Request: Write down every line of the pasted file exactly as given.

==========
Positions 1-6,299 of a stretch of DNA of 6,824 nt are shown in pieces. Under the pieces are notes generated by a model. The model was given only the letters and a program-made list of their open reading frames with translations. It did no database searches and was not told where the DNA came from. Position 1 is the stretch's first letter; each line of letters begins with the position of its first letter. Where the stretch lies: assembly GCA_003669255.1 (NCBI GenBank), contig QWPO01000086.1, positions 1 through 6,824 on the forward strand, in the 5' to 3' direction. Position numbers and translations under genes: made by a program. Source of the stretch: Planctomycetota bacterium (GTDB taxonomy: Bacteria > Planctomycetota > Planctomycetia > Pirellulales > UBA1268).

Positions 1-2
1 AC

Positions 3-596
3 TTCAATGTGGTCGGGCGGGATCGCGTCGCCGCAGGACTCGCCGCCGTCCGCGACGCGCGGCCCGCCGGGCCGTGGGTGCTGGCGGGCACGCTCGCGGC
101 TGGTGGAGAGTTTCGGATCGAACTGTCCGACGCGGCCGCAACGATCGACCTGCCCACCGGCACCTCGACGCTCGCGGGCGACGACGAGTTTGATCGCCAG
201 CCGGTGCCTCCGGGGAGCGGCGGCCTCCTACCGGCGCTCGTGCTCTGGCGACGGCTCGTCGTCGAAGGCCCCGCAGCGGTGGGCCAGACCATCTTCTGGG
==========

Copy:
Positions 1-6,299 of a stretch of DNA of 6,824 nt are shown in pieces. Under the pieces are notes generated by a model. The model was given only the letters and a program-made list of their open reading frames with translations. It did no database searches and was not told where the DNA came from. Position 1 is the stretch's first letter; each line of letters begins with the position of its first letter. Where the stretch lies: assembly GCA_003669255.1 (NCBI GenBank), contig QWPO01000086.1, positions 1 through 6,824 on the forward strand, in the 5' to 3' direction. Position numbers and translations under genes: made by a program. Source of the stretch: Planctomycetota bacterium (GTDB taxonomy: Bacteria > Planctomycetota > Planctomycetia > Pirellulales > UBA1268).

Positions 1-2
1 AC

Positions 3-596
3 TTCAATGTGGTCGGGCGGGATCGCGTCGCCGCAGGACTCGCCGCCGTCCGCGACGCGCGGCCCGCCGGGCCGTGGGTGCTGGCGGGCACGCTCGCGGC
101 TGGTGGAGAGTTTCGGATCGAACTGTCCGACGCGGCCGCAACGATCGACCTGCCCACCGGCACCTCGACGCTCGCGGGCGACGACGAGTTTGATCGCCAG
201 CCGGTGCCTCCGGGGAGCGGCGGCCTCCTACCGGCGCTCGTGCTCTGGCGACGGCTCGTCGTCGAAGGCCCCGCAGCGGTGGGCCAGACCATCTTCTGGG